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McHenry Outlines Committee Republicans’ Fiscal Year 2024 Priorities in Letter to Appropriators

Washington, May 9, 2023 -

he Chairman of the House Financial Services Committee, Patrick McHenry (NC-10), sent a letter to House Appropriations Committee Chairwoman Kay Granger (TX-12) and Ranking Member Rosa DeLauro (CT-03). In the letter, Chairman McHenry outlines Committee Republicans’ priorities for fiscal year (FY) 2024 appropriations, including rescission of unspent “emergency” funds, strengthening public markets, nurturing innovation, countering the influence of China, and fostering a vibrant financial system.
Read the full letter here.
Read key excerpts from the letter below:
“I write regarding the Committee on Appropriations (Committee)’s upcoming work on the fiscal year 2024 spending packages and offer the following insights. Beginning in 2021, Washington Democrats used their then one-party rule to push through massive spending bills that sent inflation to levels not seen since the 1980s. The trillions of dollars in reckless spending have endangered a fragile economy and created more economic hardship for working families trying to emerge from a global pandemic.
“To get our economy back on track, Congress must be united in reining in wasteful spending. It must get back to the free-market principles that helped grow our economy prior to the pandemic. This means encouraging entrepreneurship and strengthening our capital markets. It means embracing technology to nurture innovation and fostering a strong and vibrant financial system that can support small businesses, community financial institutions, and households.
“A strong economy and financial system projects strength abroad. The United States can’t outcompete China by being more like China. It can only counter China’s growing threat by sticking to the policies and principles that support long-term economic growth and prosperity.
“As you prioritize spending for FY 2024, I urge you to consider the following:
“1. Rescind unspent “emergency” funds and provide for greater transparency and accountability in future spending bills
“Three years ago, Congress passed the bipartisan CARES Act and later the 2020 Consolidated Appropriations Act to support the economy during the government imposed shut down. The funding was timely, targeted, and tied to Covid. It also created a multi-layered oversight ecosystem to protect the funds against waste, fraud, and abuse. The Special Pandemic Recovery Inspector General (SPRIG) was created and continues to monitor the use of these funds.
“2. Strengthen public markets, support retail investors, and encourage entrepreneurship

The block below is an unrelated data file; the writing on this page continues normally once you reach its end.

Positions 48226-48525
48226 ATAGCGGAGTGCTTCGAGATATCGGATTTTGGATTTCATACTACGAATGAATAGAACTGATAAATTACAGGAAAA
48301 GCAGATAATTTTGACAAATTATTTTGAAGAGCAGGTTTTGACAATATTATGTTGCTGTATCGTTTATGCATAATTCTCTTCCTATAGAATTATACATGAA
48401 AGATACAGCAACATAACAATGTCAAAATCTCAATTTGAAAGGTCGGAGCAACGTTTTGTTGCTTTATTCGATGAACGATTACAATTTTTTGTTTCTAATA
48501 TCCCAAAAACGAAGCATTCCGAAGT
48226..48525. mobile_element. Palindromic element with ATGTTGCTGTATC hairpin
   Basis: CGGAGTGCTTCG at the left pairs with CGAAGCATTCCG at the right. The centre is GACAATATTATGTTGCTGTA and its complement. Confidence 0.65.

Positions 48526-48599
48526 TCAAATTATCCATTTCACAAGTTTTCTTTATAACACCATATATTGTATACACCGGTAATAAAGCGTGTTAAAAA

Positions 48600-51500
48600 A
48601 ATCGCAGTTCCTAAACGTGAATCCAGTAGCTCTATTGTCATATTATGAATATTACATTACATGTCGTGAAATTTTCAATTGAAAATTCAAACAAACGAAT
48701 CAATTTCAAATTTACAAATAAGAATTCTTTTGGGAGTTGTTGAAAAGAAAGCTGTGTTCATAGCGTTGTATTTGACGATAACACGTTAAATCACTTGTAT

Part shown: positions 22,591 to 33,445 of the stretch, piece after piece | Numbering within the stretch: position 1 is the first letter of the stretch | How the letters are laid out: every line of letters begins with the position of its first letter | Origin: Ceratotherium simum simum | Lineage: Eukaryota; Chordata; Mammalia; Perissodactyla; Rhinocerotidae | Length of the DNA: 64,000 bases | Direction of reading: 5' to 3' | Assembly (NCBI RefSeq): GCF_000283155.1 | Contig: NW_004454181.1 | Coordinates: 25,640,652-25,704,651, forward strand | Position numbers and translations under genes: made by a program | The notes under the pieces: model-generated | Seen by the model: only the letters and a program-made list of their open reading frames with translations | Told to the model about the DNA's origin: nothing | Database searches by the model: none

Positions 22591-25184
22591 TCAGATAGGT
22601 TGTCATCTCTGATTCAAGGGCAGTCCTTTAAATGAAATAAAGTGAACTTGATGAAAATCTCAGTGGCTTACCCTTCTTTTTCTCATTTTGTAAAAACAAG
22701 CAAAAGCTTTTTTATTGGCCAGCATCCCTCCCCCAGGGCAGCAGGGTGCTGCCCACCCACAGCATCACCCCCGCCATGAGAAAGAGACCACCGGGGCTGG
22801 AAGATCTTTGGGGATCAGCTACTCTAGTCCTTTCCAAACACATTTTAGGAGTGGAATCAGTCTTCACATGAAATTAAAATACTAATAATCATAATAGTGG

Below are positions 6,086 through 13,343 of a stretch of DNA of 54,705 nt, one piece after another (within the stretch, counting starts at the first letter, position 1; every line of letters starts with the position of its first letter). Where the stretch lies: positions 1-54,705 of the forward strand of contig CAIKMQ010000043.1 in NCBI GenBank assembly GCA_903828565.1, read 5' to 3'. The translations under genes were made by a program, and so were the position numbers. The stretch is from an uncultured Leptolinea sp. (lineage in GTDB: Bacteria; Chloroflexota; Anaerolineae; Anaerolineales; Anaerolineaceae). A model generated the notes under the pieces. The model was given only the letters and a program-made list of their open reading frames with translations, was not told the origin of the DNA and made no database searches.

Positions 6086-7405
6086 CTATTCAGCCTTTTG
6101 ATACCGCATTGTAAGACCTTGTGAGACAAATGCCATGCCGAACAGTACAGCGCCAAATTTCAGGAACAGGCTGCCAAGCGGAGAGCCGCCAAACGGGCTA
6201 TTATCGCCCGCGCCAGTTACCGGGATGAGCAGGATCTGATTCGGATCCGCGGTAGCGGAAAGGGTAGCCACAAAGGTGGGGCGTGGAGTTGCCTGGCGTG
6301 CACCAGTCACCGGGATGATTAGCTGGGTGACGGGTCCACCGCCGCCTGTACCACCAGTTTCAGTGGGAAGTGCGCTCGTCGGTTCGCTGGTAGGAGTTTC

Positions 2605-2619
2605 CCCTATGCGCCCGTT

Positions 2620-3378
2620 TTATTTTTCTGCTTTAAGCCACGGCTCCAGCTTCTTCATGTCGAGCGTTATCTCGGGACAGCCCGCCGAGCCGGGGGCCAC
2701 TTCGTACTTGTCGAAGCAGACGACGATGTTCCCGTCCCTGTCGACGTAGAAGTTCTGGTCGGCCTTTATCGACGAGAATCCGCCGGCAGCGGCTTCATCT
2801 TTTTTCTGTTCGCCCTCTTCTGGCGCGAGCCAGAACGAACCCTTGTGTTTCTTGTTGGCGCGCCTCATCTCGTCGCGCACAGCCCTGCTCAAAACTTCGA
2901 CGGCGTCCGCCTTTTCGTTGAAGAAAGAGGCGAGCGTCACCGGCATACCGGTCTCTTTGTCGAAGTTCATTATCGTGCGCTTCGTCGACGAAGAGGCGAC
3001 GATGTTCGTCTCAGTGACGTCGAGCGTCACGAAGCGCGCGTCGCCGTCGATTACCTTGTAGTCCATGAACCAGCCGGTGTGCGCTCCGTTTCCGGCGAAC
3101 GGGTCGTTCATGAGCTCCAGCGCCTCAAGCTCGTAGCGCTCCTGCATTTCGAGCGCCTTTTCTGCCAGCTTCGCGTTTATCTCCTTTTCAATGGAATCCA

“The Securities and Exchange Commission (SEC) has a tripartite mandate to protect investors; maintain fair, orderly, and efficient markets; and facilitate capital formation. Under Chair Gensler’s tenure, the SEC has failed to uphold this mission, threatening the vibrancy of our capital markets.
“3. Nurture Innovation in the United States
“Digital assets, and their underlying blockchain technology, hold promise as the building blocks for the next generation of internet technology. But it’s the job of lawmakers—not unelected bureaucrats—to legislate a regulatory framework. Moreover, it is critical that the Committee prevent the SEC from continuing its effort to regulate by enforcement. Establishing clear rules of the road ensures this innovation will remain in the United States.
“4. Counter China’s growing influence and strengthen national security
“The Chinese Communist Party (CCP) continues to deliberately undermine United States interests and are contrary to core United States values and the values of other nations. The U.S. must recommit to free markets and free people, preventing China from rewriting the international rules of the road, and maintaining an open, vibrant, and resilient economic system.
“5. Fostering a strong and vibrant Financial System
“Since its creation, the Democrats have sought to weaponize the Consumer Financial Protection Bureau (CFPB). In establishing the CFPB, Democrats made it the most powerful agency — unaccountable to Congress. In 2020, the Supreme Court held, in Seila Law LLC v. Consumer Financial Protection Bureau, that the CFPB’s leadership structure is unconstitutional as a violation of the separation of powers. Next term, the constitutionality of the CFPB’s funding structure will be heard by the U.S. Supreme Court.”

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